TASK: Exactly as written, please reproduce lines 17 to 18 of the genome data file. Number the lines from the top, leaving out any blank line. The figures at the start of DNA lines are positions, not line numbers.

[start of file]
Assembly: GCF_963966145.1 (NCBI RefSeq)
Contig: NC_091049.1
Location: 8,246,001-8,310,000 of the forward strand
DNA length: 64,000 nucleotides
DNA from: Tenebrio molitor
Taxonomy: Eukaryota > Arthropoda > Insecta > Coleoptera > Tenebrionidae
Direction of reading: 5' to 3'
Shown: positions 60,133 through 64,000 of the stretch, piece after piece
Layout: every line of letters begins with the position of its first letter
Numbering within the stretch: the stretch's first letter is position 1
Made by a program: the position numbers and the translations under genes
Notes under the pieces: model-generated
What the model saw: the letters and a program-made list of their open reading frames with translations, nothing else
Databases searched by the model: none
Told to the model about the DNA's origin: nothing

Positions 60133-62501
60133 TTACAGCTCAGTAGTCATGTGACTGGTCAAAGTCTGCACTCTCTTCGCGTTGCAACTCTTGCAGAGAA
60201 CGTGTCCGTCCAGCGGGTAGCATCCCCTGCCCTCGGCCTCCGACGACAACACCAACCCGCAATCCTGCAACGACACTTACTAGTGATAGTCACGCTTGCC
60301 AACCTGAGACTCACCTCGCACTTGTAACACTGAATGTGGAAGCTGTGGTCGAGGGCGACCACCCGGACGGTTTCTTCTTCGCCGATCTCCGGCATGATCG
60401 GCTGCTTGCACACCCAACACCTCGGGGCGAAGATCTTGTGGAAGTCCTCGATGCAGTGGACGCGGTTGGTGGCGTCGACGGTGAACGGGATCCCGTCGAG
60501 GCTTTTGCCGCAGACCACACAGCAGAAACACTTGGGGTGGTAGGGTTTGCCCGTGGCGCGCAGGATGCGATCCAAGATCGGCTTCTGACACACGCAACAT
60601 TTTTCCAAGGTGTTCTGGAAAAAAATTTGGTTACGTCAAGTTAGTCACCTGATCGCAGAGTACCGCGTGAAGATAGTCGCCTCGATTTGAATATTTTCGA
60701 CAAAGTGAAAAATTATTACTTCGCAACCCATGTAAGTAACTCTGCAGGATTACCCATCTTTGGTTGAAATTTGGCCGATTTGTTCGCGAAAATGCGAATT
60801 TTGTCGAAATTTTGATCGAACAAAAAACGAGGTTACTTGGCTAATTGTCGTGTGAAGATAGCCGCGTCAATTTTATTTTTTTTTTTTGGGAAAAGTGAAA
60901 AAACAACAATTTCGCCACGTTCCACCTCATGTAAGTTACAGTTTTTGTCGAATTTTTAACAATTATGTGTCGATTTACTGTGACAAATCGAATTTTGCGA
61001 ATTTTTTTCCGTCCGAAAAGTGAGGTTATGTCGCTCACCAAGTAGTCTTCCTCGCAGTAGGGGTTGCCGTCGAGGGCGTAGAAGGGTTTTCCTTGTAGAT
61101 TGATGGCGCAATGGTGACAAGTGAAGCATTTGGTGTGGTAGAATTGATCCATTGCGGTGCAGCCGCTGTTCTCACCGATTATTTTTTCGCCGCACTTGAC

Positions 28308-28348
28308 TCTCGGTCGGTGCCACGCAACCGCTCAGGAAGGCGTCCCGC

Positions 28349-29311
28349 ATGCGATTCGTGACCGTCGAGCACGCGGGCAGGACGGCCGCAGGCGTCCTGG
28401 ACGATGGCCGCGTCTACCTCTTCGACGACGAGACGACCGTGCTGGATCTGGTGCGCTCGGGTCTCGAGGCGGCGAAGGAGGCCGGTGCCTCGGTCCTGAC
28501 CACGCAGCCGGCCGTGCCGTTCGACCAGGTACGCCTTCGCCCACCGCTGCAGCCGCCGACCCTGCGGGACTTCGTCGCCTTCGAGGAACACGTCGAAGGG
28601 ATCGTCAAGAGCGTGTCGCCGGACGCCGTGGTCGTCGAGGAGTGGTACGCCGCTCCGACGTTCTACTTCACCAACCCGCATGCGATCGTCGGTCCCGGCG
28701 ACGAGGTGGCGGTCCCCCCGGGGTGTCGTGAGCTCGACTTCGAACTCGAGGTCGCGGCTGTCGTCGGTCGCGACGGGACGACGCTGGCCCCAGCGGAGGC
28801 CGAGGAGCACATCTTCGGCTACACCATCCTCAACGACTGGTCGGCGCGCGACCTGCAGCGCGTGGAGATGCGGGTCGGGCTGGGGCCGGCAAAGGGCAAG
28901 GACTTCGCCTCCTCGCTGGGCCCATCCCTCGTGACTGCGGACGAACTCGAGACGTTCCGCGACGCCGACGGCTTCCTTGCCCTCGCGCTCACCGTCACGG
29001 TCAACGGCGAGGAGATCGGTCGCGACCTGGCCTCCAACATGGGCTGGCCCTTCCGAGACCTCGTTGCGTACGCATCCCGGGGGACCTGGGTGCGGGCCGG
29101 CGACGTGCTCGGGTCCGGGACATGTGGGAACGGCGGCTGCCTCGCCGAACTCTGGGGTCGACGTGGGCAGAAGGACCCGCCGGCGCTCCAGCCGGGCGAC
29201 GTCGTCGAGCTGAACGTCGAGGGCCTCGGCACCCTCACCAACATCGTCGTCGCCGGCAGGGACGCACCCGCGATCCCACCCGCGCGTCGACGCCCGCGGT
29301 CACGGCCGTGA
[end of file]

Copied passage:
60133 TTACAGCTCAGTAGTCATGTGACTGGTCAAAGTCTGCACTCTCTTCGCGTTGCAACTCTTGCAGAGAA
60201 CGTGTCCGTCCAGCGGGTAGCATCCCCTGCCCTCGGCCTCCGACGACAACACCAACCCGCAATCCTGCAACGACACTTACTAGTGATAGTCACGCTTGCC